Craft on Tap
Baby it’s cold outside, but you still have to bang out some of that holiday shopping, don’tcha? My pal Stacy Klein, who waxes poetically aromatic tinned candles with her business partner Karen Young, under the name Crackle and Drag (no connection to RuPaul or Joan Rivers), told me about a special little shopping event this Sunday at Roscoe Village’s Village Tap bar and restaurant. From 1–7 p.m., you can peruse the wares of local artists and designers who have set up shop in Vintage Tap’s charming year-round beer garden at 2055 West Roscoe Street, and enjoy a 20-percent discount on food and drink with any purchase. Crackle and Drag’s eight-ounce candles sell for $10 (three for $25), and are the perfect size for traveling. I’m a tad disappointed that they’ve discontinued the fireplace scent, but they’re introducing this cupcake version, which should prove to be a blue-ribbon seller. Some other vendors include BlueLaLa jewelry, Parks Chocolates, artist Kevin Lucius, and Whirley Girl, whose frames and mirrors drew the attention of a Regis and Kelly Show scout when they were spotted at last week’s One of a Kind show.
Dirty Little Secrets
The wait is over for the release of local celebrity designer and savvy HGTV host Frank Fontana’s new book, Frank Fontana’s Dirty Little Secrets of Design, (we gave you a heads-up, remember?) and to celebrate, his buddy Kenneth Ludwig is hosting a book signing party next Thursday night, December 16, at Ludwig’s eponymous home furnishings showroom on the 15th floor of the Merchandise Mart. I’ve interviewed Fontana a couple of times and found him to be funny and down-to-earth, and those qualities come through on the pages of this handsome tome as well. It’s chockablock with practical design and shopping advice (think of the ceiling as a fifth wall!) and affordable DIY projects (cover a nicked-up Parsons table with wallpaper samples and a lucite sheet!), and the author will be signing copies, mingling, and noshing on apps and wines catered by the Kinzie Chophouse, from 4–6:30 p.m. RSVP to email@example.com.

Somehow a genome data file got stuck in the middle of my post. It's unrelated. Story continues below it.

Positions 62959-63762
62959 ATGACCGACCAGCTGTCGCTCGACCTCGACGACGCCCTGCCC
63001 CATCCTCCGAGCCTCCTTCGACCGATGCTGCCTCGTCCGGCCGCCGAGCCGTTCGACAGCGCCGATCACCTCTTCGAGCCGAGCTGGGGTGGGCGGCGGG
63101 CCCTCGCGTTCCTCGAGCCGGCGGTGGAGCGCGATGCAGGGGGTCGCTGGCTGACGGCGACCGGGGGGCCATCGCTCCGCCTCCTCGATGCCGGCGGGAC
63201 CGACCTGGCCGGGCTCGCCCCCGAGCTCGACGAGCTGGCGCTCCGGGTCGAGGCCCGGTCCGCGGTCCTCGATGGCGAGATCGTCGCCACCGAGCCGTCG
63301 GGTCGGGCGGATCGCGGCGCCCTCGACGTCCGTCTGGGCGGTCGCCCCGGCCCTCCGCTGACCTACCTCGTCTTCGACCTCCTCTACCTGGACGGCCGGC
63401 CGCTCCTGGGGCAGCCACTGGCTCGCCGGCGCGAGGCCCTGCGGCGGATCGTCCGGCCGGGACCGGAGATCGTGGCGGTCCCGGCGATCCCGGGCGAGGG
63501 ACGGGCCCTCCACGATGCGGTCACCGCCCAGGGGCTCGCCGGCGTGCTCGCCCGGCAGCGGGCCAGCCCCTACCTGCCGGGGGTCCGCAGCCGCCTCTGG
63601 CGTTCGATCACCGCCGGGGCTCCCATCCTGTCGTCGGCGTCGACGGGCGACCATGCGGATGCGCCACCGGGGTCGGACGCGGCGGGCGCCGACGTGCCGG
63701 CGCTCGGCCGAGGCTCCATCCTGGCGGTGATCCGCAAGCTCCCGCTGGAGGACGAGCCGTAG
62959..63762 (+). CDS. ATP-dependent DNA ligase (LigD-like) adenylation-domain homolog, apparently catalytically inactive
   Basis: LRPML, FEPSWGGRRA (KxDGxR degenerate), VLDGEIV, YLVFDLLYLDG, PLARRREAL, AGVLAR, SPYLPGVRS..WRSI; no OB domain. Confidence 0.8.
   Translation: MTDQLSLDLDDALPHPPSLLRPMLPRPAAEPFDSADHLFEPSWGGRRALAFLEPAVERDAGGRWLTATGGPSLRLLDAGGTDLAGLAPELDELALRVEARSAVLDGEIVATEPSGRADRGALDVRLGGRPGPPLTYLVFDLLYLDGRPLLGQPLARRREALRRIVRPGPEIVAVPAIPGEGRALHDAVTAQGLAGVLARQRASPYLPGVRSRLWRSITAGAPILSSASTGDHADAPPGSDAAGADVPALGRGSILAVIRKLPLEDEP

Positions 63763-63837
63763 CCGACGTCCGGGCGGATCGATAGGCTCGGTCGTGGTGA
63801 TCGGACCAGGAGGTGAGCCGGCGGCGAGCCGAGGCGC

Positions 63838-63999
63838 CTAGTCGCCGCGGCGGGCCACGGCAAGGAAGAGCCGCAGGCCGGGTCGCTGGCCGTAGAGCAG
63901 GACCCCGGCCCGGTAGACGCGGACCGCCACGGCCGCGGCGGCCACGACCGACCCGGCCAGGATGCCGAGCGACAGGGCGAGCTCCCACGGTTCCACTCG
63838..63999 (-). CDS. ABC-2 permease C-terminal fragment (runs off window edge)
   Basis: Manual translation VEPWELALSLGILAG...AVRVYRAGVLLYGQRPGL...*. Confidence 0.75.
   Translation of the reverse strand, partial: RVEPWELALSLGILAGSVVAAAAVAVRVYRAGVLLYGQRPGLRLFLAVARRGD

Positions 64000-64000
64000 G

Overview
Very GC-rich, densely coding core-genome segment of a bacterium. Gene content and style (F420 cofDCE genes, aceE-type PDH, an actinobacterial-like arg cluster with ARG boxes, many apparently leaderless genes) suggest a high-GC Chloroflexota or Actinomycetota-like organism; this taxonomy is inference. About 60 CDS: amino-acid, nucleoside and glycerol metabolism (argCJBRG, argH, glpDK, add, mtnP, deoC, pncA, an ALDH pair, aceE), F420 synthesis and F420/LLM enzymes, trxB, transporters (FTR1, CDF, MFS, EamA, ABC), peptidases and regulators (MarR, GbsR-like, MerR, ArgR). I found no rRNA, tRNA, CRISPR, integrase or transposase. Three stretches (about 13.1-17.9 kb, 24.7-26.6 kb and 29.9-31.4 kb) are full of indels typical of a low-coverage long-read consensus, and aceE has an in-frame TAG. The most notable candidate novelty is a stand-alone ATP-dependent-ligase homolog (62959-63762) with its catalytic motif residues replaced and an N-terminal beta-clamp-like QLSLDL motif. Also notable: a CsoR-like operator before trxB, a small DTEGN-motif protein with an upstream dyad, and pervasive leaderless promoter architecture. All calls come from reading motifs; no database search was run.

The Oak Park furniture shop Divine Consign has just introduced custom upholstery and drapery services, and I think it’s a fine fit for this upscale resale establishment. The drapes should match the carpets, don’t you think? Say you spot a piece with great bones and the perfect proportions, but you can’t stand the fabric (I’m talking to you, mauve-and-mint plaid!), or it just doesn’t want to play well with your existing accoutrements. Now you can pick out more fitting fabrics at DC’s design studio on site, and they’ll take care of the makeover madness. As for window treatments, bring in measurements and pics, maybe a few tear sheets from design magazines, select some swatches and trim, and they’ve got you covered.
Notice Knocks Off
Stop by one of Notice: Accessories for Living’s two brick-and-mortars today and you’ll get 25 percent off any of your purchases (and free beer and pizza at the Highland Park store, or comped cider and wine in Lake Geneva). Home shoppers can snag the same savings (up until midnight) if they enter the promo code SANTA. I’m thinking it’s a nice time to pick up some of these pricey Agelio Batle graphite “pencils” that Notice carries.
It’s high season for seasonal decorating this month, and Pasquesi Home and Gardens doesn’t want you to forget about al fresco opportunities for jazzing up your yard, entrance, containers, or garden. The company has well-staffed outposts in Barrington and Lake Bluff, but if you’re too busy baking cookies and nogging eggs to stop by and get schooled on tips and ideas for creative greenery, check out its exhaustive website and sign up for their monthly newsletter with a timely to-do list. I found this month’s missive particularly inspirational, with lots of fresh thoughts on how to spruce up outdoor spaces until it’s tulip time. Deer-resistant tiered “poodle” topiaries tickle my inner Dr. Seuss, and “kissing balls” of boxwood branches are a great solution for barren planters. Mix lopped-off evergreen branches with dollar-store faux stems, and if the soil in your pots is frozen tighter than Nicole Kidman’s forehead, pour some hot water in there to make it more receptive to your arrangements. (I could have used that last bit of advice a few years ago when I was trying to drill holes in frigid dirt to support some welcoming berry branches for an 11th-hour holiday party.) We’re in for a few months of cocooning and Netflix, no doubt, but that doesn’t mean you can’t give yourself a satisfied smile when you enter and leave your nest every day.